PCI compliance helps keep cardholder data safe, improves credit card processing security, and helps protect your business. It’s a win-win for you and your customers, and mandatory for most merchants, so make sure you keep up with the latest standards.

5. Require CSC and AVS for all online orders

Checking your customers’ CSC (also called a CV2 or CVV) can help verify that shoppers are using their own credit card. These are the three or four digits on a credit card that exist separately from the credit card number and expiration date.

You can also work with an address verification service (AVS). This is a tool that compares the billing addresses submitted with purchases to the actual billing data recorded by the card issuer’s bank. This can help detect fraud before the purchase goes through.

6. Use an EMV-enabled card reader for all in-person purchases

Your business is less likely to be held liable for fraudulent purchases if you have a card reader that reads a credit card’s chip, as opposed to a reader that only uses a magnetic stripe for purchases.

7. Follow cybersecurity best practices

There are a lot of practical steps you can take to make your company more secure:

  • Keep all of your systems updated and patched.
  • Use anti-malware protection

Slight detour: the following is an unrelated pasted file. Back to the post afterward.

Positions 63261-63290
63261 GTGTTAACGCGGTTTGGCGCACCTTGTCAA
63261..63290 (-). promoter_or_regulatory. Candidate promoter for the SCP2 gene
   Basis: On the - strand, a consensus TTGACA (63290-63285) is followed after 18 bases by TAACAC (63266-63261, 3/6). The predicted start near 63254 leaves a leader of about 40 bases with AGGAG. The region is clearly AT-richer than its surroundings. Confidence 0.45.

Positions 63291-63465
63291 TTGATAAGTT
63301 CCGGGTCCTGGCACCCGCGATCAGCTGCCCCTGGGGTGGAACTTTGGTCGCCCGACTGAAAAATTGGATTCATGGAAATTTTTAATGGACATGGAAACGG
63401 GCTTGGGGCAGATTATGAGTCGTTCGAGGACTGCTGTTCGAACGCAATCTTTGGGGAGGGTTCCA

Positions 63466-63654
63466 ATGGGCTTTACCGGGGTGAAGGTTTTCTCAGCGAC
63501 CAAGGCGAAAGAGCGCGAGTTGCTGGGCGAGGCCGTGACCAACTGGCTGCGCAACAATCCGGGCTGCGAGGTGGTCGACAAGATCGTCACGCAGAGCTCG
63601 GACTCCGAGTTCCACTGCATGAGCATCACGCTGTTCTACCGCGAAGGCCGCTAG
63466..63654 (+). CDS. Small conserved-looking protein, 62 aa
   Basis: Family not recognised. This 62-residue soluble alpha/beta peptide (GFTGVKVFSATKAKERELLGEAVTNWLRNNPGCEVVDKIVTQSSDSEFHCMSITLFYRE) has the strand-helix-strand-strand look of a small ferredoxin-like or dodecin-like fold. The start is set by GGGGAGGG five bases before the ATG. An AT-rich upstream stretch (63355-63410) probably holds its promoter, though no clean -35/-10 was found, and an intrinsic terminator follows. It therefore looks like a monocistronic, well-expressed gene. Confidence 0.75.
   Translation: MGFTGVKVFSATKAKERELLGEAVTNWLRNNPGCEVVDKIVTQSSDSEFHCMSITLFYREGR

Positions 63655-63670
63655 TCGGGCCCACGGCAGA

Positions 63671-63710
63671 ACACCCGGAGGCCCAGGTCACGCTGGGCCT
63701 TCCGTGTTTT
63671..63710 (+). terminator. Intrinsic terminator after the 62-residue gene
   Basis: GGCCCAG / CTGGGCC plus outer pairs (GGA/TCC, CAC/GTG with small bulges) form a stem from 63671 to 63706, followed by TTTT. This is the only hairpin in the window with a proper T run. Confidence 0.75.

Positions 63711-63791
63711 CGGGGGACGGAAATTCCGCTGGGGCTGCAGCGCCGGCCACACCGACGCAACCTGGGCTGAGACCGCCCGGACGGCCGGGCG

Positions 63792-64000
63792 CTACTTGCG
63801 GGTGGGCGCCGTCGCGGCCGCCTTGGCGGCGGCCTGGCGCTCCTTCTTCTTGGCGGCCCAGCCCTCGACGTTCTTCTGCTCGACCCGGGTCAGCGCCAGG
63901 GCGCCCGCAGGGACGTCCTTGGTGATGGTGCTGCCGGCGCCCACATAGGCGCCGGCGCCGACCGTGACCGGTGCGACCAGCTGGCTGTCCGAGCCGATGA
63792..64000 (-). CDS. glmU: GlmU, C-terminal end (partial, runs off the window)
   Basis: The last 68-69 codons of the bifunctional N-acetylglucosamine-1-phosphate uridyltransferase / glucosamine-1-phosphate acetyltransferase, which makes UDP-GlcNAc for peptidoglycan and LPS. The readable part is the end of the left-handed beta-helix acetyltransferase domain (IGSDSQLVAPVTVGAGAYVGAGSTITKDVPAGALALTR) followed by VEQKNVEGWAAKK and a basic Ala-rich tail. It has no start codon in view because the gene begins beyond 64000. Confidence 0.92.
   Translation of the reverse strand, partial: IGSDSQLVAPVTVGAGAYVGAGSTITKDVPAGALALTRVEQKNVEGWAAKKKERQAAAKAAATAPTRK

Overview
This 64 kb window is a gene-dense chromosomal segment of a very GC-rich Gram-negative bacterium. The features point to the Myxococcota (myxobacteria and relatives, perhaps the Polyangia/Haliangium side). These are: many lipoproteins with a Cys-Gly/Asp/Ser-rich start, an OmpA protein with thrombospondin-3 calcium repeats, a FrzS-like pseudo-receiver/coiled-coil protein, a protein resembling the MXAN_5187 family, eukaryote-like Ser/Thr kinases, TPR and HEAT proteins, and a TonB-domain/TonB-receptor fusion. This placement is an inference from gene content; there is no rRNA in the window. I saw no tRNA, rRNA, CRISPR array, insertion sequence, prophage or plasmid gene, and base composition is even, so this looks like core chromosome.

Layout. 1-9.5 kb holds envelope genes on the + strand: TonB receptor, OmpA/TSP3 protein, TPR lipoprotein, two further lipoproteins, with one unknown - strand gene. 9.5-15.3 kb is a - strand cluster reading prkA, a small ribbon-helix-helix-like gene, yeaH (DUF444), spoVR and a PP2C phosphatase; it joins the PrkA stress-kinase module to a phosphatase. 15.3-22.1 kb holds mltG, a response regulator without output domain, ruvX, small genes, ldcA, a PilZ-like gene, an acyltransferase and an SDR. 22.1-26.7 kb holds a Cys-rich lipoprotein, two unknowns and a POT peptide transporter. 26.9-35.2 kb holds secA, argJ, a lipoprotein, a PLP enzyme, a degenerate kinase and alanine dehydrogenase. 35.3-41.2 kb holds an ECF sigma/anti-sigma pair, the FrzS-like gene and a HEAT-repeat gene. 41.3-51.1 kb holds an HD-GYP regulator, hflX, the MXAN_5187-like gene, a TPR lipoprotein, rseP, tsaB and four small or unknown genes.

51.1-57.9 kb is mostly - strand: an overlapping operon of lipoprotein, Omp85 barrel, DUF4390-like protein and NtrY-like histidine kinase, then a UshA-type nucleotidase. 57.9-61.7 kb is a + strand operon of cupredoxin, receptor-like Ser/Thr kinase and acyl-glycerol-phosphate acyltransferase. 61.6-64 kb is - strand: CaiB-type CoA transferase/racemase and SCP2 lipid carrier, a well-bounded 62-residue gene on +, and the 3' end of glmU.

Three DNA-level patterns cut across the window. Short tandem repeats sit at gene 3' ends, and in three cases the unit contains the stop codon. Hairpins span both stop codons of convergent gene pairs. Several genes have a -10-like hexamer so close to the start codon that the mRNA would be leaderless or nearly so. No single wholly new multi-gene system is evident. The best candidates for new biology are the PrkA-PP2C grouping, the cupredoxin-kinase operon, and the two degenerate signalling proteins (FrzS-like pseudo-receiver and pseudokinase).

• Use strong, unique passwords for every login (and every employee).
  • Use two-factor or multi-factor authentication whenever possible.
  • Train staff to avoid phishing emails.

Protect your business

You can’t prevent all fraudulent activity, but with the steps above you can prepare your business and better understand the risks involved in accepting credit card payments. Be sure to work with your finance team, financial advisor, or accountant to make sure you are taking the most up-to-date precautions to avoid fraud.

Keep your business finances organized with BILL. Schedule a demo today.

The information provided on this page does not, and is not intended to constitute legal or financial advice and is for general informational purposes only. The content is provided "as-is"; no representations are made that the content is error free.